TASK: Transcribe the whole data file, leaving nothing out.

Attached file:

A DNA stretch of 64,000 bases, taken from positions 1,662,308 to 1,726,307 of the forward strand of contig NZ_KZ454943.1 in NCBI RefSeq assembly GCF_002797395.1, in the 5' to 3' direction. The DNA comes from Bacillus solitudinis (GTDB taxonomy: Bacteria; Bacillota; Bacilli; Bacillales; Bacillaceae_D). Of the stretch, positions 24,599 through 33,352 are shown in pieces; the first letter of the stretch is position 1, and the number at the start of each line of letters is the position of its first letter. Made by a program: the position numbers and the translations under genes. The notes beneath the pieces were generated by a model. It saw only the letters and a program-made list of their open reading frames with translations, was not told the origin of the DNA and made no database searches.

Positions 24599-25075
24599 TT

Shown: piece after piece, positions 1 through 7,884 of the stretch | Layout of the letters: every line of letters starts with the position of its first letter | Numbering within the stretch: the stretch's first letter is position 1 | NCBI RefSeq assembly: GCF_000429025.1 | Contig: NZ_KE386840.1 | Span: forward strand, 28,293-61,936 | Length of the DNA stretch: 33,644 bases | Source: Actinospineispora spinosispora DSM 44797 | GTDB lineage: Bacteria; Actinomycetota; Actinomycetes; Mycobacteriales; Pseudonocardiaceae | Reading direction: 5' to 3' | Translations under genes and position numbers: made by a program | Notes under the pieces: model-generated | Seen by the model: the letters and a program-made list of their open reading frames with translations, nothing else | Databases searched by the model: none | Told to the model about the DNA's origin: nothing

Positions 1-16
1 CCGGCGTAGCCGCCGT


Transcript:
A DNA stretch of 64,000 bases, taken from positions 1,662,308 to 1,726,307 of the forward strand of contig NZ_KZ454943.1 in NCBI RefSeq assembly GCF_002797395.1, in the 5' to 3' direction. The DNA comes from Bacillus solitudinis (GTDB taxonomy: Bacteria; Bacillota; Bacilli; Bacillales; Bacillaceae_D). Of the stretch, positions 24,599 through 33,352 are shown in pieces; the first letter of the stretch is position 1, and the number at the start of each line of letters is the position of its first letter. Made by a program: the position numbers and the translations under genes. The notes beneath the pieces were generated by a model. It saw only the letters and a program-made list of their open reading frames with translations, was not told the origin of the DNA and made no database searches.

Positions 24599-25075
24599 TT

Shown: piece after piece, positions 1 through 7,884 of the stretch | Layout of the letters: every line of letters starts with the position of its first letter | Numbering within the stretch: the stretch's first letter is position 1 | NCBI RefSeq assembly: GCF_000429025.1 | Contig: NZ_KE386840.1 | Span: forward strand, 28,293-61,936 | Length of the DNA stretch: 33,644 bases | Source: Actinospineispora spinosispora DSM 44797 | GTDB lineage: Bacteria; Actinomycetota; Actinomycetes; Mycobacteriales; Pseudonocardiaceae | Reading direction: 5' to 3' | Translations under genes and position numbers: made by a program | Notes under the pieces: model-generated | Seen by the model: the letters and a program-made list of their open reading frames with translations, nothing else | Databases searched by the model: none | Told to the model about the DNA's origin: nothing

Positions 1-16
1 CCGGCGTAGCCGCCGT